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Siegfried, Act II

Alberich is watching Fafner's cave, Neidhoehle (the "Hate- hole"), for he wants to know where his precious Ring is. Wotan arrives, still posing as "Wanderer", but Alberich sees through his disguise immediately and calls him a shameless thief. Alberich remarks that Wotan cannot kill Fafner himself or else his Runestaff would break and his powers be lost forever and he also boasts about his own schemes of world domination. Wotan answers that Alberich need not mind him: he should worry about Mime instead. He also suggests that Alberich ask Fafner to give the Ring to him. As Alberich hesitates, Wotan wakes Fafner up. Wotan and Alberich tell Fafner about a strong boy with a sharp blade who is coming to kill Fafner, but wants only the Ring: if he gives up the Ring, he will be spared. Fafner ignores their words and goes back to sleep. Wotan laughs at this ingenious prank he pulled at Alberich and then leaves, warning about Mime one more time.

Mime leads Siegfried to Neidhoehle but dares not come near it himself. Even his terrifying descriptions of the Dragon do not scare Siegfried. Mime stays there waiting for Siegfried - Siegfried walks alone toward Neidhoele. He wonders what his mother was like - he has never seen a woman. He sees a beautiful bird - he carves a flute and tries to imitate its singing, but realizes his playing does not sound right. So Siegfried decides to give the bird a few notes from his hunting-horn.

As Siegfried blows the hunting-horn, Fafner comes out of his cave to investigate the noise. He says he wanted a drink and now he has found some food as well. Naturally, Siegfried does not want to end up as the Dragon's meal - he just wanted to "learn the meaning of fear". Fafner takes this to be bravado and a fight ensues presently. It is a brief fight: Nothung pierces the Dragon's heart very quickly.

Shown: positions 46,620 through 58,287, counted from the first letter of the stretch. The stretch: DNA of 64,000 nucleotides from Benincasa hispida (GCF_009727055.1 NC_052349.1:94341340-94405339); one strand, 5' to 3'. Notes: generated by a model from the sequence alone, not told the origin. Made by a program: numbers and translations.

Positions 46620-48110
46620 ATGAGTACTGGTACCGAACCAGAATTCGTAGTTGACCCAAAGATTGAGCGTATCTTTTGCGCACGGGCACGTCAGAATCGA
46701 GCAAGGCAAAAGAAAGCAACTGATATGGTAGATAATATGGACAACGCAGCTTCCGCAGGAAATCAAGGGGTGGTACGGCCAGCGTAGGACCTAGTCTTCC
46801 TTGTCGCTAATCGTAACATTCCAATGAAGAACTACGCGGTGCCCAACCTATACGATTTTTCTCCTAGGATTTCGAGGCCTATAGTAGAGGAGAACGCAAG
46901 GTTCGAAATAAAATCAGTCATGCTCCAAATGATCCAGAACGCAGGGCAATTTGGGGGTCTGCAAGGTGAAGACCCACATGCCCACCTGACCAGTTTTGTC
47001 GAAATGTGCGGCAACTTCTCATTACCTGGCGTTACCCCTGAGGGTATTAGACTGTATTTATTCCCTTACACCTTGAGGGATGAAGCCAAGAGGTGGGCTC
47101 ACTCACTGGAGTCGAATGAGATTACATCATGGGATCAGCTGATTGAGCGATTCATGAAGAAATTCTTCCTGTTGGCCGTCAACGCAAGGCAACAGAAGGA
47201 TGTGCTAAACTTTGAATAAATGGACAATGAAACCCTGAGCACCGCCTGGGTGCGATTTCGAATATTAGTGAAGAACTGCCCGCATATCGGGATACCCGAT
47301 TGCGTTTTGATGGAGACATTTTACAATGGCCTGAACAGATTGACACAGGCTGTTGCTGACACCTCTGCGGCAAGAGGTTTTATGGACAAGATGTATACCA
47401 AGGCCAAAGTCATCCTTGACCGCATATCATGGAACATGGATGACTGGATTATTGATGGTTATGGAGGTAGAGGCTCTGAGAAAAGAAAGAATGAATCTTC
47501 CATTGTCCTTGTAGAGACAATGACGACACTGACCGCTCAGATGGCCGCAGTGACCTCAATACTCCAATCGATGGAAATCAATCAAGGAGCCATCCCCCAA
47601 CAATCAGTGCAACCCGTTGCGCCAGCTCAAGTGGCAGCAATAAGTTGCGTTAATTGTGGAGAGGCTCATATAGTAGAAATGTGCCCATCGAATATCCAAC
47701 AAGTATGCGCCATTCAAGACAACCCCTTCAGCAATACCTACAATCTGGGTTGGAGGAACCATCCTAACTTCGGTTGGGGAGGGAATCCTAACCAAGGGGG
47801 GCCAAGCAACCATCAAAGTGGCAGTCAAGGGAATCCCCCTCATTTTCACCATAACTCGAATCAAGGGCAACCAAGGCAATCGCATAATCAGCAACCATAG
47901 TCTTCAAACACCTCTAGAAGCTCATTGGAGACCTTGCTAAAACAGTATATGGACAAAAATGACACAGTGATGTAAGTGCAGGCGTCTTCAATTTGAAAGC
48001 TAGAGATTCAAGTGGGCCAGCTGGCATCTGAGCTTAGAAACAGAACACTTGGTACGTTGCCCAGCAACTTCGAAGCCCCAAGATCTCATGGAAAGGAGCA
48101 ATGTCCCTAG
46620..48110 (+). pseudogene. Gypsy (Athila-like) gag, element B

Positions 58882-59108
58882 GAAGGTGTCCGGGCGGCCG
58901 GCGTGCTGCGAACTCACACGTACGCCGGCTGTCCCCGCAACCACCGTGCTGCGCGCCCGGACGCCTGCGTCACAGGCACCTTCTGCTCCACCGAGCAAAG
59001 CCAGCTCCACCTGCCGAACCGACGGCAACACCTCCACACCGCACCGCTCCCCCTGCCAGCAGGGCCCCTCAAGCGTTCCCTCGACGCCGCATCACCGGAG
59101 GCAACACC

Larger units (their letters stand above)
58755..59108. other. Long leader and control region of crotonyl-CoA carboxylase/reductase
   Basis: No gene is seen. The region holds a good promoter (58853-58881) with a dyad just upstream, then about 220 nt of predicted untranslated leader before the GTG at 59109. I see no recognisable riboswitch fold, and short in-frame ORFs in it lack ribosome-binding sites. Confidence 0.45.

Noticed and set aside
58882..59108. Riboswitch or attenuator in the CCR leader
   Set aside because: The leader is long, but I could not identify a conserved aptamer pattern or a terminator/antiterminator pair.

Fafner, just before he dies, asks his slayer's name and tells his story to the boy. He also warns Siegfried about the evil intents of the one who lead him to Fafner.

Some of the Dragon's blood has been spilled on Siegfried's fingers and as he licks them - i.e. tastes the Dragon's blood - he realizes he can now understand the bird's speech. The bird tells Siegfried to take only the Tarnhelm and the Ring and leave the rest of the treasure (why the bird says this beats me: the bird must have been aware of the Ring's curse. Does the bird wish Siegfried's doom? TY).

Meanwhile, Alberich has reached Mime. They quarrel about to which one of them the treasure belongs. Mime suggests that they split the treasure: Alberich may keep his Ring and Mime gets the Tarnhelm. Alberich refuses: he could never sleep his nights safely if Mime had the Tarnhelm - thus he wants _both_ of the two magical artifacts. But just then Siegfried appears, carrying both the Ring and the Tarnhelm. Alberich curses and hurries off.

Now Siegfried can hear the bird's voice again: the bird warns him of Mime's treachery and tells him that he now can perceive what Mime is thinking in his heart.

Siegfried tells Mime that the teacher has failed: he could not learn the meaning of fear from Fafner. Mime tries to offer Siegfried a drugged potion, but Siegfried can read his mind as if it were an open book. He gets angry and slays Mime with one swift blow of his sword. He throws Mime's corpse in Neidhoehle.

Siegfried asks the bird if the bird knows where he could find a suitable companion. The bird tells him about Bruennhilde, who is lying in deep sleep, surrounded by a magic fire which can be penetrated only by one who knows no fear. Siegfried realizes how stupid he was, trying to learn fear and now follows the woodbird who will lead him to Bruennhilde.

Next:Siegfried, Act III

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